For many years, Rotterdam School of Management (RSM) offered a two-year ‘luxury’ part-time Master, costing around 17,000 euros in tuition fees a year. The inspectorate later decided that only the statutory tuition fees could be charged, because RSM received government funding for this study programme. The statutory tuition fees are around 2,000 euros, meaning that EUR overcharged to the sum of 30,000 euros in tuition fees in two years, in the opinion of the Inspectorate.
In response to an enquiry by lawyers, the faculty said that the tuition fees were higher because of the more expensive study material, a ten-day stay abroad, more luxurious and modern lecture halls, coffee, tea and soft drinks during lectures, a Christmas drinks party, a final advisory interview and a valuable network of alumni. The part-time study programme mainly targeted people who were already working in their field alongside their studies and thus brought more experience than the average student.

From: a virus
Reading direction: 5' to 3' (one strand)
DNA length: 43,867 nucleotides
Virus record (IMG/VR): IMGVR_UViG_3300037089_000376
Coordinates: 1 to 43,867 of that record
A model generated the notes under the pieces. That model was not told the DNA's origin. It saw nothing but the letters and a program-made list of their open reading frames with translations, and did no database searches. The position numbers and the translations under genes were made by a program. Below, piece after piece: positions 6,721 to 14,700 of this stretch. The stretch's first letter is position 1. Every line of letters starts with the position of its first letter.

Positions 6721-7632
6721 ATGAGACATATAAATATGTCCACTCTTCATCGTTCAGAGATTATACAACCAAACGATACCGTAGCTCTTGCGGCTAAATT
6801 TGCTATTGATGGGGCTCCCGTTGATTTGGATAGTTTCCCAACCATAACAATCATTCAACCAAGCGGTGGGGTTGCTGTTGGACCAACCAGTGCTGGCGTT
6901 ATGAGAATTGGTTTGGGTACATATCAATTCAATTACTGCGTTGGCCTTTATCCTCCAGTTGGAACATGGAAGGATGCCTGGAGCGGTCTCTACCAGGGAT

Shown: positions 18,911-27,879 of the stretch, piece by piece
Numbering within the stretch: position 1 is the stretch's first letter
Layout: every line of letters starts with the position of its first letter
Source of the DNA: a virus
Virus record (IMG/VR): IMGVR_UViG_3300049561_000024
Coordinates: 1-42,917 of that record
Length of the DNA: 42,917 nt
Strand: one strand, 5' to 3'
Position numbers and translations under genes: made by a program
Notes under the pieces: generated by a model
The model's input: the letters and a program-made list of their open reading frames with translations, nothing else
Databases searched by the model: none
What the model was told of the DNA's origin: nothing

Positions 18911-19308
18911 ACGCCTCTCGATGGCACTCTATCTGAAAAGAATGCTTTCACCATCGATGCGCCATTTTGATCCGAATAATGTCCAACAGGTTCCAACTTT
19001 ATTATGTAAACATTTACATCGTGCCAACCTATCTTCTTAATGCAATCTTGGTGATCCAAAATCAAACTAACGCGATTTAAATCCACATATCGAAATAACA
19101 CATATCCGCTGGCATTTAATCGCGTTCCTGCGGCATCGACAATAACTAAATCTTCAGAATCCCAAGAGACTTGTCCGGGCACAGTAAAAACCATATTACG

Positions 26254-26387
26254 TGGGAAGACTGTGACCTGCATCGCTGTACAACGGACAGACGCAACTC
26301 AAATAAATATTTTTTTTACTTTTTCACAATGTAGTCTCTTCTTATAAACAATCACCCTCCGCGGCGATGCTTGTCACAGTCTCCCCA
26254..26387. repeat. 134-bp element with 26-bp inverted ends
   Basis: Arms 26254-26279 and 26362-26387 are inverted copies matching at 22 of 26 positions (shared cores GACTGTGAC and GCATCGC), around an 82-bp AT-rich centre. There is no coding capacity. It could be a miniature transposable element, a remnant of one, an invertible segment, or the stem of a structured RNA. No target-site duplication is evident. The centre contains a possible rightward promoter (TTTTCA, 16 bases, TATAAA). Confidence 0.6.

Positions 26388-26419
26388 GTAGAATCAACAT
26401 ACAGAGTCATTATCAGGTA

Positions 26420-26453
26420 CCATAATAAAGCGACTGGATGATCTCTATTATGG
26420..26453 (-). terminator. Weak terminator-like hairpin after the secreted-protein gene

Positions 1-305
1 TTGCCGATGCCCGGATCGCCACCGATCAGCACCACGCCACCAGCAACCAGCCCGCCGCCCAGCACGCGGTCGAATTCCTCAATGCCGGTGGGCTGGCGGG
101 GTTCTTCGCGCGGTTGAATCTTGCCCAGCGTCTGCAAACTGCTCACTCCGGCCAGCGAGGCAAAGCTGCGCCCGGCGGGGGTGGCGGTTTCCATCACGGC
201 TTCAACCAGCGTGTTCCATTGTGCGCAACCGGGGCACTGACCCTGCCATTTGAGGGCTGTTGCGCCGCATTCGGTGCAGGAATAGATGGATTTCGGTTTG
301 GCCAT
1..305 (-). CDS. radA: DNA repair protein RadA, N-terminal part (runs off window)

Although RSM never agreed with the Inspectorate, it did set up a compensation scheme for students who had done the Master in the past three years. The faculty has, in its own words, ‘out of favour’, returned half of the excess amount paid. This “leniency” costs the university 3.7 million euros.
Students who did the Master before that time missed out. For that reason, 146 students have launched four lawsuits against the university. The cases will be heard simultaneously on 8 April. If the court finds against the university, it may be liable to pay 140 times 30,000 euros, so over 4 million euros. Together with the 3.7 million already paid, the damage is potentially over 8 million euros.
No further setbacks taken into account
Of those 3.7 million euros, 2.9 million will be repaid by the faculty and 800,000 euros by the university. RSM says that it is not taking further setbacks into account. It is unclear whether the bill will end up with the central university.
According to a spokesperson, the university would not comment on the scheme or the lawsuits. “No further comments will be issued about ongoing legal proceedings and any measures taken, and no information will be provided about their content.”